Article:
State Investigating Ex-Penn State Coach Sandusky's Charity Amid Child Sex Abuse Case

The Second Mile charity founded by Jerry Sandusky is under investigation by the Pennsylvania attorney general's office as part of a probe into what the group's officers may have known about the former Penn State coach's alleged sexual abuse of young boys, officials tell

Sources said among the investigation's aims are to determine when Second Mile officials became aware of Sandusky's alleged behavior; whether charity funds were used to lavish gifts on the boys involved, and if the alleged sexual abuse occurred at Second Mile locations across the state.

The probe into the charity was described as a second prong of the larger investigation into the allegations against Sandusky, Nicholas Winkler, spokesman for the Pennsylvania Department of State, said.

"The AG is now running point on this, the Second Mile investigation," Winkler said.

Sandusky, 67, is charged with sexually abusing at least eight young boys over 15 years, including in some cases on the Penn State campus. He is accused of preying on boys he met through his charity, which he founded in 1977 to help at-risk youths.

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He admitted Monday in a TV interview that he had showered with boys and "horsed around," but he denied doing anything sexual and said he is innocent of the charges.

Winkler said the State Department and the attorney general have shared jurisdiction over the investigation of the embattled charity, but the attorney general took over the case "fairly recently."

The Department of State's Bureau of Charitable Organizations director, Michael Patterson, also confirmed to that Second Mile was under investigation.

Both officials said the attorney general's office had requested and received all available records relating to the charity's financial filings and other incorporation documents, all of which include the names of the charity's state-wide board of directors and other employees.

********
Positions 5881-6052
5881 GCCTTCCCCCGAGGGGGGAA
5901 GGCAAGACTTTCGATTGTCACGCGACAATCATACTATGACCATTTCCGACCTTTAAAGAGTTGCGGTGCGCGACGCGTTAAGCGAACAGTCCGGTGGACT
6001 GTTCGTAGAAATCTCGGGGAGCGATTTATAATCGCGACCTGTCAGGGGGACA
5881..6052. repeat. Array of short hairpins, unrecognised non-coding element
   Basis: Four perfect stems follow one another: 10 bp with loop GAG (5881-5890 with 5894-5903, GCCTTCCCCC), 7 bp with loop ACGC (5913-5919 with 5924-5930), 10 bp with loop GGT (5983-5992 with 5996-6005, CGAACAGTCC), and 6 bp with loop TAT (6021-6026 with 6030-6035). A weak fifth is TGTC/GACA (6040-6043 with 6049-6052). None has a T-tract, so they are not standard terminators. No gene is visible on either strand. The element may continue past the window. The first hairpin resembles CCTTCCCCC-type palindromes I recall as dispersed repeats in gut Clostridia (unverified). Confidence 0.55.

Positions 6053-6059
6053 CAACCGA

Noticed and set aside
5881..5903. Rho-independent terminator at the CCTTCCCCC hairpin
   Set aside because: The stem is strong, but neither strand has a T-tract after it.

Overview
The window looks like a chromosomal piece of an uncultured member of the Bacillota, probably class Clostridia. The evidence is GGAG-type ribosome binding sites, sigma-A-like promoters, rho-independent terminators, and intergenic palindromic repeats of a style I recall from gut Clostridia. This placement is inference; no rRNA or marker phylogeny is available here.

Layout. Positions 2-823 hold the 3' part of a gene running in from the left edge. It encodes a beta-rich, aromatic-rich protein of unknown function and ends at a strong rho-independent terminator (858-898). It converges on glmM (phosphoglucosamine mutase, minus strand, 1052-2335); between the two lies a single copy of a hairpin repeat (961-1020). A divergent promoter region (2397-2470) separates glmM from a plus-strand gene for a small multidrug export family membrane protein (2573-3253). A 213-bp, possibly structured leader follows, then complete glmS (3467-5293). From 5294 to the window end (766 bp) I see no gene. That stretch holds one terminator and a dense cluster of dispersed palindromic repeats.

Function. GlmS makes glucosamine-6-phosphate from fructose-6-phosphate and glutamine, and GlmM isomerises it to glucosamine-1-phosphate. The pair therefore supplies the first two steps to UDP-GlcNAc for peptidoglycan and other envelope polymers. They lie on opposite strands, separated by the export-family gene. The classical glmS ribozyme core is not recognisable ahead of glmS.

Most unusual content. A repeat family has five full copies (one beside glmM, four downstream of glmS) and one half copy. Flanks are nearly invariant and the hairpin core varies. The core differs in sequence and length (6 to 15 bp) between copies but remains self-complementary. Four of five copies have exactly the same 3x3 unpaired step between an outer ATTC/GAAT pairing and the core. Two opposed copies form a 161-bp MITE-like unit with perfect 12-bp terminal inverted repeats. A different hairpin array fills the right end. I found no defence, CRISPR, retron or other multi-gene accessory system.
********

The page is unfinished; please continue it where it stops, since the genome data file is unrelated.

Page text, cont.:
They said everything in the documents would be scrutinized, including grant recipients like the University of Pittsburgh, which received $15,000 grant "children" services from the Second Mile in 2009. Camps and activities were held at Penn State satellite campuses all around the state, according to the documents.

The investigation also will look at whether Sandusky misappropriated charitable funds -- checking, for example, if he purchased gifts for boys he is accused of molesting.

A spokesman for the attorney general's office declined to comment on the investigation. "We can't identify potential targets of a grand jury investigation," Nils Frederiksen said in a meeting with on Tuesday

The longtime head of Second Mile, Jack Raykovitz, resigned on Sunday, the latest casualty in the ongoing fallout of the Sandusky case. But Raykovitz's wife, Katherine Genovese -- the second-highest-paid Second Mile employee -- remains in her position at the charity's State College, Pa., office.

Second Mile officials had not responded to a request for comment as of Tuesday evening.

In its most recent tax filings, Second Mile listed Raykovitz as the president/CEO, responsible for solicitation activities. Genovese is listed as the vice president of programs. Raykovitz is also listed as the individual responsible for custody of financial records.

According the grand jury report indicting Sandusky, Raykovitz was informed in 2002 of a complaint regarding an incident involving Sandusky and a young boy that had allegedly occurred in the Penn State football showers. The incident was reported by Tim Curley, at the time Penn State's athletic director. Curley has since also been charged with lying to the grand jury.

Raykovitz said he was unaware of the severity of the allegation in 2002, and that he acted when Sandusky told him he was being investigated in 2008. Raykovitz said the charity then banned Sandusky from participating in activities with children.

Longtime Penn State football coach Joe Paterno was fired last week in the wake of Sandusky's arrest, as was university president Graham Spanier.

Penn State Vice President Gary Schultz also was charged with perjury, and he and Curley both have since left their posts.